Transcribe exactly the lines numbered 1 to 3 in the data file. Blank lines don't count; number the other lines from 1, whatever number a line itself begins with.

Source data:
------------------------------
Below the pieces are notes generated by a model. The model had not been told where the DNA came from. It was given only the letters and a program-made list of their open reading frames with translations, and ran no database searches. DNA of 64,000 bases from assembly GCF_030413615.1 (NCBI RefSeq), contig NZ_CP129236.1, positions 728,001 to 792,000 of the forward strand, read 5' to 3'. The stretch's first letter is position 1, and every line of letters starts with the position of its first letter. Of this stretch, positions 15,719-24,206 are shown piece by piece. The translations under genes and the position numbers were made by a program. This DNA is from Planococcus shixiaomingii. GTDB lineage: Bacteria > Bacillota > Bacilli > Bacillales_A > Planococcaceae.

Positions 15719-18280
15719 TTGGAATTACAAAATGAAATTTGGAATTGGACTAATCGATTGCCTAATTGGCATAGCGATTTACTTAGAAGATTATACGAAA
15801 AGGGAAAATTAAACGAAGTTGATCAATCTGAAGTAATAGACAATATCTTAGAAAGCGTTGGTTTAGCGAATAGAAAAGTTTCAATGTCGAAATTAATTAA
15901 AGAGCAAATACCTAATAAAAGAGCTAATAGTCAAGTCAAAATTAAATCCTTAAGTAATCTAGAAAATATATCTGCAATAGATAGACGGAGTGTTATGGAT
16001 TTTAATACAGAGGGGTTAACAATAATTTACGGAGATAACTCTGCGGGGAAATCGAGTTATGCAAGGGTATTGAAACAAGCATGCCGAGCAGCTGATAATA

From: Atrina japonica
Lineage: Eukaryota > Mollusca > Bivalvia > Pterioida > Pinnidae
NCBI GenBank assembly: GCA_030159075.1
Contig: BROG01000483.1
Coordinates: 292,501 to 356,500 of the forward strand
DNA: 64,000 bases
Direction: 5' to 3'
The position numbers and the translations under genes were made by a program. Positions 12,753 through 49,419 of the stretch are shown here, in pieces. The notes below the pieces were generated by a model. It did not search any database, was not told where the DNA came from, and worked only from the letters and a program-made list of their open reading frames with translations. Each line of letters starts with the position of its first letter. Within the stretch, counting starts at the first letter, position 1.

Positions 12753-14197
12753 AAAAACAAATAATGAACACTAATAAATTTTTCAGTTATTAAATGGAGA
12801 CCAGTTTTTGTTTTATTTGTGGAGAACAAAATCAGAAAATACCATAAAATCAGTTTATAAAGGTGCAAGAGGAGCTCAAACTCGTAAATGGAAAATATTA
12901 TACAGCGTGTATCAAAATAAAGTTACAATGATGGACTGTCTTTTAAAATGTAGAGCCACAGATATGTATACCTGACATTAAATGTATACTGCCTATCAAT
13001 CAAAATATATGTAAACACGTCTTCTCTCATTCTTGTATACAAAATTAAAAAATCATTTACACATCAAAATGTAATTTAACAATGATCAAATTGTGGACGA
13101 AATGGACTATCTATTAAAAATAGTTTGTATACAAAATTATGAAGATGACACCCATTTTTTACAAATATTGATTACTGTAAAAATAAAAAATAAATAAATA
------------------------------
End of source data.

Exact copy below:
Below the pieces are notes generated by a model. The model had not been told where the DNA came from. It was given only the letters and a program-made list of their open reading frames with translations, and ran no database searches. DNA of 64,000 bases from assembly GCF_030413615.1 (NCBI RefSeq), contig NZ_CP129236.1, positions 728,001 to 792,000 of the forward strand, read 5' to 3'. The stretch's first letter is position 1, and every line of letters starts with the position of its first letter. Of this stretch, positions 15,719-24,206 are shown piece by piece. The translations under genes and the position numbers were made by a program. This DNA is from Planococcus shixiaomingii. GTDB lineage: Bacteria > Bacillota > Bacilli > Bacillales_A > Planococcaceae.

Positions 15719-18280
15719 TTGGAATTACAAAATGAAATTTGGAATTGGACTAATCGATTGCCTAATTGGCATAGCGATTTACTTAGAAGATTATACGAAA